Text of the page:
2.At the extreme this philosophy justifies the executive branch being the only entity entitled to enact judicial review on the executive.
Point number 1 makes the legislation subservient and point number 2 makes the judiciary subservient. If a group can start with point one and gradually institute point 2 then they can create a totalitarian state relatively quickly.
The following 2 quotes are taken from Wikipedia. THe first is Wikipedia’s description of the Bush administrations evidence of connections to this ideology. The second is a quote from Alito.
“This administration seems to interpret the theory more extreme than the previous ones. As for what specific constitutional limitations on the judicial power President Bush may have in mind, there is heavy speculation that it relates to Professor John Yoo’s position that the use of military force is, like presidential vetoes and pardons, an unreviewable matter.
President George W. Bush has applied the theory of the “unitary executive” in many of his decisions, most significantly in relation to its substantive element. Per the Presentment Clause, the President must sign any bill having passed Congress before that bill becomes law; the Bush Administration has often issued Signing statements to legisation signed by the President, detailing how the executive branch will construe the law.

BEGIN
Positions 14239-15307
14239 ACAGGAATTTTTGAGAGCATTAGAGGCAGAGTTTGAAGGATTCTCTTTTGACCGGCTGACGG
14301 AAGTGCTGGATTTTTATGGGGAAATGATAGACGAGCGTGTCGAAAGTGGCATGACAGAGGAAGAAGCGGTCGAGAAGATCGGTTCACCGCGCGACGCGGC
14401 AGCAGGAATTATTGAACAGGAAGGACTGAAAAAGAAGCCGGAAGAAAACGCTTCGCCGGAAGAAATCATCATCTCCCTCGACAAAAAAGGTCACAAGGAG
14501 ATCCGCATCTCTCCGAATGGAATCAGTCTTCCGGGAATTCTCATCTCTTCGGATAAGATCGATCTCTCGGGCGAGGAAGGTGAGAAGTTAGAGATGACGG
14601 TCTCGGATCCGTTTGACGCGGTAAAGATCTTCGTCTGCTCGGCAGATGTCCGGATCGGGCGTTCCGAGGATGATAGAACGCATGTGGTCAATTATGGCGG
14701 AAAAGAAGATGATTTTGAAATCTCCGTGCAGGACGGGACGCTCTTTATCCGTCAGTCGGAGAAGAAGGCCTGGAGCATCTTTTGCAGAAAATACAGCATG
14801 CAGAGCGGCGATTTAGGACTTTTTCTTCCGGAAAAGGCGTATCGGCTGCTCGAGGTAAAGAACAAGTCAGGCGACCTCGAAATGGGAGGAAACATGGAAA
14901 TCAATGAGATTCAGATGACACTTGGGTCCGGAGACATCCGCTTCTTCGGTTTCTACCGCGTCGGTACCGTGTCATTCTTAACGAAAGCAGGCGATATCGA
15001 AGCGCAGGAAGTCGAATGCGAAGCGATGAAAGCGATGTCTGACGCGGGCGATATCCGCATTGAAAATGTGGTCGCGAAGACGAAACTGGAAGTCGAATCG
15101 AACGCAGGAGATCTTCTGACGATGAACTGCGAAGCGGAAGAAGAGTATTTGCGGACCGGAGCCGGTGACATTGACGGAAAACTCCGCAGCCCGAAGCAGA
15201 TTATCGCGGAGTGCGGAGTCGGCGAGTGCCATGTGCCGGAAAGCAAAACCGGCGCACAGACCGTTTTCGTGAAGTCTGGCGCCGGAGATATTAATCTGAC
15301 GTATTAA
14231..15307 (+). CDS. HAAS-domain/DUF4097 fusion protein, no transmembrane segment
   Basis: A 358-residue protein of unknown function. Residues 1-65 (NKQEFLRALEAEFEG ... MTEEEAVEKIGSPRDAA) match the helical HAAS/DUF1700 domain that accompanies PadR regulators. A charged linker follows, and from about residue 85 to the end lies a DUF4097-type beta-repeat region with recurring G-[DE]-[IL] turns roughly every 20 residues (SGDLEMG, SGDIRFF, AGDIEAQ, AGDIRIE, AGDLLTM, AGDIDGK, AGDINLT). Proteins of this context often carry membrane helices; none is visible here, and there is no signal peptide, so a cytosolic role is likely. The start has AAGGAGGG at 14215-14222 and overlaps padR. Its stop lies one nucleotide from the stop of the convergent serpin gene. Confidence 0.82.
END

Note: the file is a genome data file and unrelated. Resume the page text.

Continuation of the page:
For instance, in his statement announcing his signing H.R. 1646, the Foreign Relations Authorization Act, Fiscal Year 2003, President Bush wrote:
The executive branch shall construe as advisory the provisions of the Act, including sections 408, 616, 621, 633, and 1343(b), that purport to direct or burden the conduct of negotiations by the executive branch with foreign governments, international organizations, or other entities abroad or which purport to direct executive branch officials to use the U.S. voice and vote in international organizations to achieve specified foreign policy objectives. Such provisions, if construed as mandatory rather than advisory, would impermissibly interfere with the President’s constitutional authorities to conduct the Nation’s foreign affairs, participate in international negotiations, and supervise the unitary executive branch. In effect, Bush stated that when it comes to administering the executive branch, any Congressional requirements are merely advisory. It is not unusual for a president to release such a signing statement when he has concern as to how a bill he is signing into law will be interpreted in later court cases. Sceptics point out that he in effect uses them as line item veto although the Supreme Court already held the line item vetoes as unconstitutional in Clinton v. City of New York.